Molly  McGrath is on the autism spectrum and an intern in the MIT Media Lab\'s Affective Computing Group. Over the years, she has participated in activism and discussion of alternative means of coping with autism beyond traditional therapies, including autism service dogs and various assistive technologies. Her current focus is applying affective computing and human-computer interaction in order to create technologies to help others with autism.

Pseudoscientific Medicine: What It Is And How It Harms Autistics.

Alexander Cheezem

The world of autism is awash with countless scientific and pseudoscientific treatments for a wide variety of both real and imagined ills. Many of these are based on false understandings and questionable rationales. This workshop is intended to discuss how to tell a pseudoscientific from a scientific treatment method, how pseudoscientific treatments harm autistics, and how the continued use of pseudoscientific "treatments" for autism complicate the national discussion on autism.

Alexander Cheezem is an autistic clinician from South Florida. During his clinical work, he has observed the harms caused by pseudoscientific treatments first-hand and has researched them extensively in order to better understand and help his clients.

"One of us": Attraction and apprehension toward the concept of "belonging"

Jim Sinclair

This presentation will explore what it means to "belong to" or "be part of" a group, why this concept is so appealing to some people, and why it's so uncomfortable or even aversive to others. What does it really means to be a "social animal," and how does it apply to autistic people? We will examine some of the benefits and pitfalls of group belonging, for individuals in general and for autistic people in particular. Suggestions will be discussed for effective communication and social self-defense when navigating one's own and other people's perspectives on group membership. We will consider implications for the concept and the experience of "Autistic community."

Jim Sinclair co-founded ANI in 1992 and has been coordinating ANI since that time and Autreat since 1996. Throughout these 18 years Jim has been repeatedly startled and astonished to find autistic people doing things we're supposed to be incapable of doing. This presentation is the result of research inspired by that startlement and astonishment.

How They Hate Us: Common Forms of Prejudice Against Autistics.

Ari Ne'eman, President, The Autistic Self Advocacy Network

Facing prejudice - both direct and indirect - is an experience Autistic people are usually very familiar with. Yet, unlike other marginalized groups in society, Autistic people often struggle to explain the specifics of how specific forms of behavior and experiences reflect prejudice and create societally-created difficulty for Autistic people. This challenge is common to many people with invisible disabilities and reflects the lack of a clearly describable narrative of discrimination and theory of prejudice. This presentation will analyze the concept of prejudice as applied to other communities, describe some of the ways in which Autistic people experience prejudice and open up a broader discussion as to how to deal with prejudice in our own lives and at a broader social change level.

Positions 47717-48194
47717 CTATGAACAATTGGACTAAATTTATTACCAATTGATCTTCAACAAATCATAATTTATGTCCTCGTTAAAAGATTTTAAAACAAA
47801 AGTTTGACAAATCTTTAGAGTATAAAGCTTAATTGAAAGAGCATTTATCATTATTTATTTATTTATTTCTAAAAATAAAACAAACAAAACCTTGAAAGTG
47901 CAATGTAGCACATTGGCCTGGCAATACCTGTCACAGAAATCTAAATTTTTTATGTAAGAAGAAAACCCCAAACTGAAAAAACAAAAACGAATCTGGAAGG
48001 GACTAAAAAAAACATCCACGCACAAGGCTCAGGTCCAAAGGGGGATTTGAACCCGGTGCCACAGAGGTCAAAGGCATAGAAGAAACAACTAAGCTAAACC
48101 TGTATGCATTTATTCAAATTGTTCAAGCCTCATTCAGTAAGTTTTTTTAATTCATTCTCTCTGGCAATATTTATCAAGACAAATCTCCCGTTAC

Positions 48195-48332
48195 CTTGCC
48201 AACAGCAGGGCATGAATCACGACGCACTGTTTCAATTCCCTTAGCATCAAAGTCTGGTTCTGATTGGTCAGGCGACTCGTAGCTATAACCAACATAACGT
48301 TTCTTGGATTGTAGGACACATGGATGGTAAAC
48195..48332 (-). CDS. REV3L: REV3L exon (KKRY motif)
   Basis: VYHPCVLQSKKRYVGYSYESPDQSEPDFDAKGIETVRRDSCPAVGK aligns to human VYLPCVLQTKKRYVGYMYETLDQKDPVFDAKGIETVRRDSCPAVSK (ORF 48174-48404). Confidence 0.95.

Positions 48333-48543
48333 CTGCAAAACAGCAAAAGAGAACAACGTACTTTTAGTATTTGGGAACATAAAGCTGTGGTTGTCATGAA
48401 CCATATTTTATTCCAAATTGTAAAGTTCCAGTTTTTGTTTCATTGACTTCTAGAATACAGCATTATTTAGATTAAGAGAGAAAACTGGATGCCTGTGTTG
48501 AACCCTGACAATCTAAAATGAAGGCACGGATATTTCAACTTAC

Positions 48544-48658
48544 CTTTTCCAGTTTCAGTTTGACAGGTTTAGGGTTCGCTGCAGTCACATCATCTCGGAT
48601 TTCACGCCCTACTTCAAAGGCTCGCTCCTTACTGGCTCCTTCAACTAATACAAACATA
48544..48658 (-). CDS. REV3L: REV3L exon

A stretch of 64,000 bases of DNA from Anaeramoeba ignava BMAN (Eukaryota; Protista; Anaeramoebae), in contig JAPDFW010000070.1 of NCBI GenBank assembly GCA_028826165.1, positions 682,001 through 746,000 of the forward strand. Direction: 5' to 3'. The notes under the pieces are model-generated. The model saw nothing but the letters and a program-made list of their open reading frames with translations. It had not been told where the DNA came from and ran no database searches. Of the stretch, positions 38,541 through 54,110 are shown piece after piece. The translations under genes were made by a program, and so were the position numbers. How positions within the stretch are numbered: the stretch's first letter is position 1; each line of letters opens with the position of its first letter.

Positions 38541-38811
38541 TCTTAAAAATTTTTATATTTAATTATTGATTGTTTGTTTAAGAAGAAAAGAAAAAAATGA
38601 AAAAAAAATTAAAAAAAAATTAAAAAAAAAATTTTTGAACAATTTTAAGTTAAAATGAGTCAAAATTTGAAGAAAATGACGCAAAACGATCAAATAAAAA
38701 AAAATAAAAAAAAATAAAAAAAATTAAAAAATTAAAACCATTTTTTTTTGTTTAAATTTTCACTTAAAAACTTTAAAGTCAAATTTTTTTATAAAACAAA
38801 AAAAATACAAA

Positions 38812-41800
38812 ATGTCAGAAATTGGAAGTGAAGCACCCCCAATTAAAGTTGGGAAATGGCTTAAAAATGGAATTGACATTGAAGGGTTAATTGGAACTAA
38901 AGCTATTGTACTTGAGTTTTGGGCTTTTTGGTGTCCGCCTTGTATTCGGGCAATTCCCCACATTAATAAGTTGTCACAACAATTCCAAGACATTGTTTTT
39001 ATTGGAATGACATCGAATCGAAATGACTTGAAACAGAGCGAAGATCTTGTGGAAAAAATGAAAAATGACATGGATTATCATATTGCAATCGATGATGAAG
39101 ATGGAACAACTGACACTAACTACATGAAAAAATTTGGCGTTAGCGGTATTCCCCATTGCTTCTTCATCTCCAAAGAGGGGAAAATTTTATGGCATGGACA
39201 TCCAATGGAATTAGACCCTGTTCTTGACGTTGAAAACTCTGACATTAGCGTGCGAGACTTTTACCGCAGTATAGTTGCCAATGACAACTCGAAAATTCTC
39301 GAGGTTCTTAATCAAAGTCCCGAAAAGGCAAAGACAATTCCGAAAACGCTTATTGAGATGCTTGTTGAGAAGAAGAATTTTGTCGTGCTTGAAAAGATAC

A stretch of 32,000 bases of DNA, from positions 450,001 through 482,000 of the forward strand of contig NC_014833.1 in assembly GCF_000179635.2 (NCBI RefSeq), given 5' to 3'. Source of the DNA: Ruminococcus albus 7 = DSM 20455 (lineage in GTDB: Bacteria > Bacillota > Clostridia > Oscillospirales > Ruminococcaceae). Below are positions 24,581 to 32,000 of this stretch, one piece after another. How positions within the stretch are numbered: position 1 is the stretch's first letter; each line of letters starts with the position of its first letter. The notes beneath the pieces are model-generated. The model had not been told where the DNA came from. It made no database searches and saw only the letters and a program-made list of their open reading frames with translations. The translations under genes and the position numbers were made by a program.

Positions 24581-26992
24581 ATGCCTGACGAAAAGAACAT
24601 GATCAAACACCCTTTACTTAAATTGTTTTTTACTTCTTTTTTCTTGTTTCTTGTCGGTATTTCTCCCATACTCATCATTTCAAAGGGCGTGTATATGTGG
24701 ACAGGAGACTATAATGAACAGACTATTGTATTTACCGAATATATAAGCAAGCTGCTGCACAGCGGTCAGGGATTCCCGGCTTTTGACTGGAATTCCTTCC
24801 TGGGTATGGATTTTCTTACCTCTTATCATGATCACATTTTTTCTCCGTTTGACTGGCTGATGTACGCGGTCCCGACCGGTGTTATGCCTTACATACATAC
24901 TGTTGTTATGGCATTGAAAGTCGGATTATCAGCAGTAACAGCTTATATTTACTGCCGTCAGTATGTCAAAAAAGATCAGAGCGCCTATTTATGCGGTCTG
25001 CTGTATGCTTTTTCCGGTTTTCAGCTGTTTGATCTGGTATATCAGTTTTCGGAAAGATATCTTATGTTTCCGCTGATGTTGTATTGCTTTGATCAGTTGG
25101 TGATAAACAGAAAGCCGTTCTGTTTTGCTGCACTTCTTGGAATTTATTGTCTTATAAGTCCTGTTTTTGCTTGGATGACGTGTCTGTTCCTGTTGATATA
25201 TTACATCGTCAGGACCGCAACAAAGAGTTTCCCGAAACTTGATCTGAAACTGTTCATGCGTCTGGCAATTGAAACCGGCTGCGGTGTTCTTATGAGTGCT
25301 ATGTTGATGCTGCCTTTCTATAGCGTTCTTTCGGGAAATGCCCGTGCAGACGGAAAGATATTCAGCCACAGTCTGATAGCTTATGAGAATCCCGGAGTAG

Ari Ne'eman is the Founding President of the Autistic Self-Advocacy Network, where he initiates and directs efforts to increase the representation of autistic individuals in public policy discussions. An adult on the autism spectrum, he frequently briefs policymakers and speaks publicly on disability and autism policy issues. Mr. Ne'eman also recently completed service as Vice Chair of the New Jersey Adults with Autism Task Force, where he represented Autistic adults in reviewing the state's autism services. He also previously served on the New Jersey's Special Education Review Commission, where he authored a minority report on the topic of aversives, restraint and seclusion. Mr. Ne'eman previously served as the Policy Workgroup Leader for the Youth Advisory Council to the National Council on Disability. He is a board member of TASH and the Autism National Committee. In 2008, he received the HSC Foundation \"Advocates in Disability\" Award. Mr. Ne'eman graduated from the University of Maryland-Baltimore County in May 2010 with a Bachelor's Degree in political science. In December of 2009, he was appointed by US President Barack Obama to serve on the National Council on Disability.

Countering Bullying and Cyberbullying: Strategies, Approaches, and Recommendations from the Autistic Community and Allies and Supporters.

Scott Michael Robertson, Ph.D. Candidate (Penn State)